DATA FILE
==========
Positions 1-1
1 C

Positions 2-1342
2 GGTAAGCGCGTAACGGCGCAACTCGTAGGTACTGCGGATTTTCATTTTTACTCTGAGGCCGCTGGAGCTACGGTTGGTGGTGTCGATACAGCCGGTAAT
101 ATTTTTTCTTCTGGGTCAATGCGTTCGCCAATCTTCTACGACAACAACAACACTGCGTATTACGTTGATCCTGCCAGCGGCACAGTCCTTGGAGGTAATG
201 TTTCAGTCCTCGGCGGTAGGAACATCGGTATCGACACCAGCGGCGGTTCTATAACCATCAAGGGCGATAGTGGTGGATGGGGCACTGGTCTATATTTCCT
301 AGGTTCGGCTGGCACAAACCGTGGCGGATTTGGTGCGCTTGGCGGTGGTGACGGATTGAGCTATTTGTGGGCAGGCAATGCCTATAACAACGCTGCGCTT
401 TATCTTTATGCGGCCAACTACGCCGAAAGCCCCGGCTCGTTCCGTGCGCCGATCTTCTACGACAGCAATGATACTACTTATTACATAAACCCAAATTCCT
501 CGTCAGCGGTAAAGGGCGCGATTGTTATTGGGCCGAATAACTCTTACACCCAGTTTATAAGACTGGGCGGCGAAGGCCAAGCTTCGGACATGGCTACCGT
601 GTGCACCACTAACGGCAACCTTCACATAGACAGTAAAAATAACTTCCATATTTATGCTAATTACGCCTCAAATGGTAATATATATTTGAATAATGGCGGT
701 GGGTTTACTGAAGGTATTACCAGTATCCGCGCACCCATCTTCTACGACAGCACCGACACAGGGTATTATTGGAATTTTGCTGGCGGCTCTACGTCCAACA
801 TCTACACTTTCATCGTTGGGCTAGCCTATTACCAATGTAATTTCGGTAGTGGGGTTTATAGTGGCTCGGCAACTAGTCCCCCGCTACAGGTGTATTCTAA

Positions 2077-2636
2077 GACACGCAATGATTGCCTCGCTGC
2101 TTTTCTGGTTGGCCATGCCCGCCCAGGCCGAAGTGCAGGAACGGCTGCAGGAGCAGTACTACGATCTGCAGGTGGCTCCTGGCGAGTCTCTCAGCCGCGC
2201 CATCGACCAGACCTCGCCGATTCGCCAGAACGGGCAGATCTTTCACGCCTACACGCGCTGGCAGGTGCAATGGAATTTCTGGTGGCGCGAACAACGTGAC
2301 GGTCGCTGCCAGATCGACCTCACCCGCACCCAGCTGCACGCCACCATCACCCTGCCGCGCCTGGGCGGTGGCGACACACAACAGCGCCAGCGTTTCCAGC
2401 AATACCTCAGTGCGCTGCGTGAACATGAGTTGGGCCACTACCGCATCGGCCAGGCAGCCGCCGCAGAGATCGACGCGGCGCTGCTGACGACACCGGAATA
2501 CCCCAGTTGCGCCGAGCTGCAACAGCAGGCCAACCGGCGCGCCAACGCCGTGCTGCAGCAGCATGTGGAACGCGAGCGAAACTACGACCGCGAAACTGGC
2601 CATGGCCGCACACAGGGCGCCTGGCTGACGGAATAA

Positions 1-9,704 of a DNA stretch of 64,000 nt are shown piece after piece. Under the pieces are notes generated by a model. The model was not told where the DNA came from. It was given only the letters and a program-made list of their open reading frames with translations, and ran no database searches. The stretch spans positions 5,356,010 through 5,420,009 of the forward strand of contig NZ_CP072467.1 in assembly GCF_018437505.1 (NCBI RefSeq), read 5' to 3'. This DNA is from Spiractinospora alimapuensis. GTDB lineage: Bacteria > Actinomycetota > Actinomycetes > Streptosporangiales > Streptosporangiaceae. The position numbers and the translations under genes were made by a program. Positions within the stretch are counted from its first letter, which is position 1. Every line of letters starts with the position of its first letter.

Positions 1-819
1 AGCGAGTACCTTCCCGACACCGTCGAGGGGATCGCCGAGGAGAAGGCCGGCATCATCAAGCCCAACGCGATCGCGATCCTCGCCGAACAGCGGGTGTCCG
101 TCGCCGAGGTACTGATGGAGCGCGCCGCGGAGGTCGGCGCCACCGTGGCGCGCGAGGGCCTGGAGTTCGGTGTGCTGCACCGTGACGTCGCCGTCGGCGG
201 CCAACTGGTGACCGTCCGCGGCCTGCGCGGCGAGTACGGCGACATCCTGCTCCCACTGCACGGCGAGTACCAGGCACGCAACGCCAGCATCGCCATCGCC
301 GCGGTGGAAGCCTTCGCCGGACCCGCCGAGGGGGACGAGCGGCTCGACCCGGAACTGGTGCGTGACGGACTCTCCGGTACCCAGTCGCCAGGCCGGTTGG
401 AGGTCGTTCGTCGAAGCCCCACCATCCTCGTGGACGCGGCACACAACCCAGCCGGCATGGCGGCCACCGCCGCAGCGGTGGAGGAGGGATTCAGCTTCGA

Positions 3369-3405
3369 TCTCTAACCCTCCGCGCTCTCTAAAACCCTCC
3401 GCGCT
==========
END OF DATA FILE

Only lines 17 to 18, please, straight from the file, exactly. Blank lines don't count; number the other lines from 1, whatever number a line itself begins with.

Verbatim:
2301 GGTCGCTGCCAGATCGACCTCACCCGCACCCAGCTGCACGCCACCATCACCCTGCCGCGCCTGGGCGGTGGCGACACACAACAGCGCCAGCGTTTCCAGC
2401 AATACCTCAGTGCGCTGCGTGAACATGAGTTGGGCCACTACCGCATCGGCCAGGCAGCCGCCGCAGAGATCGACGCGGCGCTGCTGACGACACCGGAATA